I somehow went nearly thirty years without ever having seen FARGO, which is curious because I love a number of films in the Coen Brothers’ oeuvre and am in general a fan of darkly funny crime stories. So I don’t know, man. It’s just one of those weird cultural gaps I talked about a few weeks ago. Regardless, I remedied that glaring oversight this week. And, well — FARGO is the kind of movie that, when it’s over, you sit back and think “fuck that was good.” Only 98 minutes long, too, which is *chef’s kiss*. I kind of want to watch it again already.

Wanting:

This gorgeous Ganzeer print.

Listening:

One day I will talk, probably at a length far greater than anyone wants, about how much I used to love Incubus, and how, even to this very day, I still lament the change in sound they underwent, around 2001, from “oh christ this is sweet” to “a more boring and generic example of alternative rock you shall not find.” I will title that future essay “Mourning View.”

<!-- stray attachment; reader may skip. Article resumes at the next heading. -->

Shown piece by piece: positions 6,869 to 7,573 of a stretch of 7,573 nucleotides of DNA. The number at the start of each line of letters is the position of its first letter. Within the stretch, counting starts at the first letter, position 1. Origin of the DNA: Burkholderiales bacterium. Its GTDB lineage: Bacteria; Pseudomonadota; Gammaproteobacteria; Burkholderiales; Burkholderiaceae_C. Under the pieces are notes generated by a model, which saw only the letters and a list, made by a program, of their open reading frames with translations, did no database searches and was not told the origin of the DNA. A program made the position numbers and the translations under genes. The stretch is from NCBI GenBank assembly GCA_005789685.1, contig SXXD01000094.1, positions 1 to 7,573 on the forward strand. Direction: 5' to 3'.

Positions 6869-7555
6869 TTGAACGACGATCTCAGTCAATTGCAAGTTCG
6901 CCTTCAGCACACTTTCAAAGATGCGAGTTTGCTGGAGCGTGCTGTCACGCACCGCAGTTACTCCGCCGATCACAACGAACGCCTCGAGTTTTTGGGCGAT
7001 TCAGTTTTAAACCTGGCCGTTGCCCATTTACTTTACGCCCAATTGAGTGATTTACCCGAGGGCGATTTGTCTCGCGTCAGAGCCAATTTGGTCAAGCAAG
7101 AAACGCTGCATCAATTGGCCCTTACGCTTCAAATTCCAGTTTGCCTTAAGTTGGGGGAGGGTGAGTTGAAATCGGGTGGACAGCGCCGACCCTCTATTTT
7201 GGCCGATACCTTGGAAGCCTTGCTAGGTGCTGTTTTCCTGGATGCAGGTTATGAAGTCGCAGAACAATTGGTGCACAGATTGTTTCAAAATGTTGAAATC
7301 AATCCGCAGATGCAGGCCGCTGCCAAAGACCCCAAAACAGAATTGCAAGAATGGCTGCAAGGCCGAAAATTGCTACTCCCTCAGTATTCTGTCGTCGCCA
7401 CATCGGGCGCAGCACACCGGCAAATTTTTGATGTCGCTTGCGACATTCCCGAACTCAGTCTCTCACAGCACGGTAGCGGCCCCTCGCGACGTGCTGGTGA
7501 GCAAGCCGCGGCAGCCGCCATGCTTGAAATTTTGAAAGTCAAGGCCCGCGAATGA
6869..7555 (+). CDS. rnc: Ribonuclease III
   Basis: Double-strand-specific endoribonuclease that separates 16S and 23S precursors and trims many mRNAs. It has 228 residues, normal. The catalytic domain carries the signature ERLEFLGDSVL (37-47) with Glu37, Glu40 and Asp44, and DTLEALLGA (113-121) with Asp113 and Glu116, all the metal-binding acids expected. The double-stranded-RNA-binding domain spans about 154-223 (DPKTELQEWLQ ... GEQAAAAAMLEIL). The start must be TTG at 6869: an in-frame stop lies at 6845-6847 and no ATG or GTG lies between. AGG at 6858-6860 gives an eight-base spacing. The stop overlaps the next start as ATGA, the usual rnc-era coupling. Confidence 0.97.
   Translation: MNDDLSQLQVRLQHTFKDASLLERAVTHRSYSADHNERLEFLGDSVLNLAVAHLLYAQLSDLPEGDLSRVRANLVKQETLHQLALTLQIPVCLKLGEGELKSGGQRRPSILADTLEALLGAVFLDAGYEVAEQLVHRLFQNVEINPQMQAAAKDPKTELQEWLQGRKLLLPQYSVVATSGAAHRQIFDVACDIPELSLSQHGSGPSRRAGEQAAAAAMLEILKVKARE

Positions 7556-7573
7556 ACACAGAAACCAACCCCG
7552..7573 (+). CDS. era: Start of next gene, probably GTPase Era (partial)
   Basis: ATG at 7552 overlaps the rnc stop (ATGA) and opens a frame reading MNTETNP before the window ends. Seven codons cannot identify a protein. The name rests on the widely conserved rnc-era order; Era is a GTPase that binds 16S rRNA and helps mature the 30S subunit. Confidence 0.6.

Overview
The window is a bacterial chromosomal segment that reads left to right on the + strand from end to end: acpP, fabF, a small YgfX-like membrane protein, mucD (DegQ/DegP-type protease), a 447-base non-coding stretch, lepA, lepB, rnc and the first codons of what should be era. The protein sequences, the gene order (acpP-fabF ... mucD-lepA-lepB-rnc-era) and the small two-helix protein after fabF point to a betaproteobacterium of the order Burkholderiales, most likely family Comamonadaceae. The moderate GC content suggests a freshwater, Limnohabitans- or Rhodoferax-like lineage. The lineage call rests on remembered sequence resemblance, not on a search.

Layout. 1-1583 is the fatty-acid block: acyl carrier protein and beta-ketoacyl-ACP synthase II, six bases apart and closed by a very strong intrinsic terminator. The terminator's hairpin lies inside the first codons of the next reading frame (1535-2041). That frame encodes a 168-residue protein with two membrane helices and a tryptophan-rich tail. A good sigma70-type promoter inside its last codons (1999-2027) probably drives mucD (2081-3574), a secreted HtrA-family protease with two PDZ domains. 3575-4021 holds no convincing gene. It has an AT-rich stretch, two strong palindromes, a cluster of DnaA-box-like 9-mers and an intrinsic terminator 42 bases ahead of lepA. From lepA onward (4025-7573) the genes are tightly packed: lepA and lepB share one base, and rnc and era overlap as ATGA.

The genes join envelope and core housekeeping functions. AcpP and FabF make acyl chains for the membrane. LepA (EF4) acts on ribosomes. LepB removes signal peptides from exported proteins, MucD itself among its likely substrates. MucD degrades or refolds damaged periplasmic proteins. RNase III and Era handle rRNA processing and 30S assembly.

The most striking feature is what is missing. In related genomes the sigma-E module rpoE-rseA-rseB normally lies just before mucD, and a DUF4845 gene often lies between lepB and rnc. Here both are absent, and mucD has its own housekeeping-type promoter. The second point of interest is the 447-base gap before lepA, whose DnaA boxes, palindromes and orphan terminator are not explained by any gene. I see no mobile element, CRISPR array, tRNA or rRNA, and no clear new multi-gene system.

In the meantime, here’s “Take Me to Your Leader” from Incubus’s 1997 EP ENJOY INCUBUS, which I have been playing this week. The video is just awful, so close your eyes and just, like, vibe to the tunes, man.

And Kirby:

Kirby, forlornly looking for Jess. Fret not, though — he eventually found her.